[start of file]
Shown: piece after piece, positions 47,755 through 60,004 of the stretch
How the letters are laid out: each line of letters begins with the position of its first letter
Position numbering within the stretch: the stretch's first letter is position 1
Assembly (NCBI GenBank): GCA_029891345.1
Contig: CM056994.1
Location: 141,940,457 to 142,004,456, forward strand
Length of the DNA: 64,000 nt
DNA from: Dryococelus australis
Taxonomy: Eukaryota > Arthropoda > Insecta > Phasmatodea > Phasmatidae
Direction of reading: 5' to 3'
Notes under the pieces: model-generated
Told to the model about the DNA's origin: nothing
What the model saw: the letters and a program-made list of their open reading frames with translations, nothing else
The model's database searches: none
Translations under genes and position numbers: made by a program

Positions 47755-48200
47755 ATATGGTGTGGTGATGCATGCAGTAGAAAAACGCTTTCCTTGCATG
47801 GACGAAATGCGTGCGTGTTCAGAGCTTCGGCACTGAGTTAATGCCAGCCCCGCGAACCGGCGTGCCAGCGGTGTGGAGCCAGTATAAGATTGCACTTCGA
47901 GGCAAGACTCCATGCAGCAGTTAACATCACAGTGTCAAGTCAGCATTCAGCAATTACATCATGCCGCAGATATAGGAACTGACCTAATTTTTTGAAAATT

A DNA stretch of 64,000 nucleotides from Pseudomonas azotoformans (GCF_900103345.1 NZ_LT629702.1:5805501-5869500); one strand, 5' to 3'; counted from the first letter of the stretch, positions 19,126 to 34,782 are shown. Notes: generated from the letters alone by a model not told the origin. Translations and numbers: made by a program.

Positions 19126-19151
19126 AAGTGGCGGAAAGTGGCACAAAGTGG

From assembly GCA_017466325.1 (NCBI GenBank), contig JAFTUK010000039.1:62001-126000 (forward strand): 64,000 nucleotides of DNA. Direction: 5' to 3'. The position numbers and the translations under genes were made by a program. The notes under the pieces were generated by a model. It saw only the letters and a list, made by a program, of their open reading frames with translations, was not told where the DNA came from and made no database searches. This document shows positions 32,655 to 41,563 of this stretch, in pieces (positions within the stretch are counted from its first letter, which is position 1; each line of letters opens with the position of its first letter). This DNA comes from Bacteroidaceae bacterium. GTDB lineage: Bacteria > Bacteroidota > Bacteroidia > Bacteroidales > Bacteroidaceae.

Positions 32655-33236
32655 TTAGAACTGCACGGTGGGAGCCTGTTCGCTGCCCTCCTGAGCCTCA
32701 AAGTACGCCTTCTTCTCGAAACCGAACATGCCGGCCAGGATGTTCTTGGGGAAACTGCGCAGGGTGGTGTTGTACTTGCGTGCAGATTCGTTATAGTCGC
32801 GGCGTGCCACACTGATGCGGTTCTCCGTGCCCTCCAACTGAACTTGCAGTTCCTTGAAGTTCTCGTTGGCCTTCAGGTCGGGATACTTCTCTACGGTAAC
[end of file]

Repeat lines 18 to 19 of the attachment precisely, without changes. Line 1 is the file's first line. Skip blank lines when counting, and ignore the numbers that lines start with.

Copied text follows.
47801 GACGAAATGCGTGCGTGTTCAGAGCTTCGGCACTGAGTTAATGCCAGCCCCGCGAACCGGCGTGCCAGCGGTGTGGAGCCAGTATAAGATTGCACTTCGA
47901 GGCAAGACTCCATGCAGCAGTTAACATCACAGTGTCAAGTCAGCATTCAGCAATTACATCATGCCGCAGATATAGGAACTGACCTAATTTTTTGAAAATT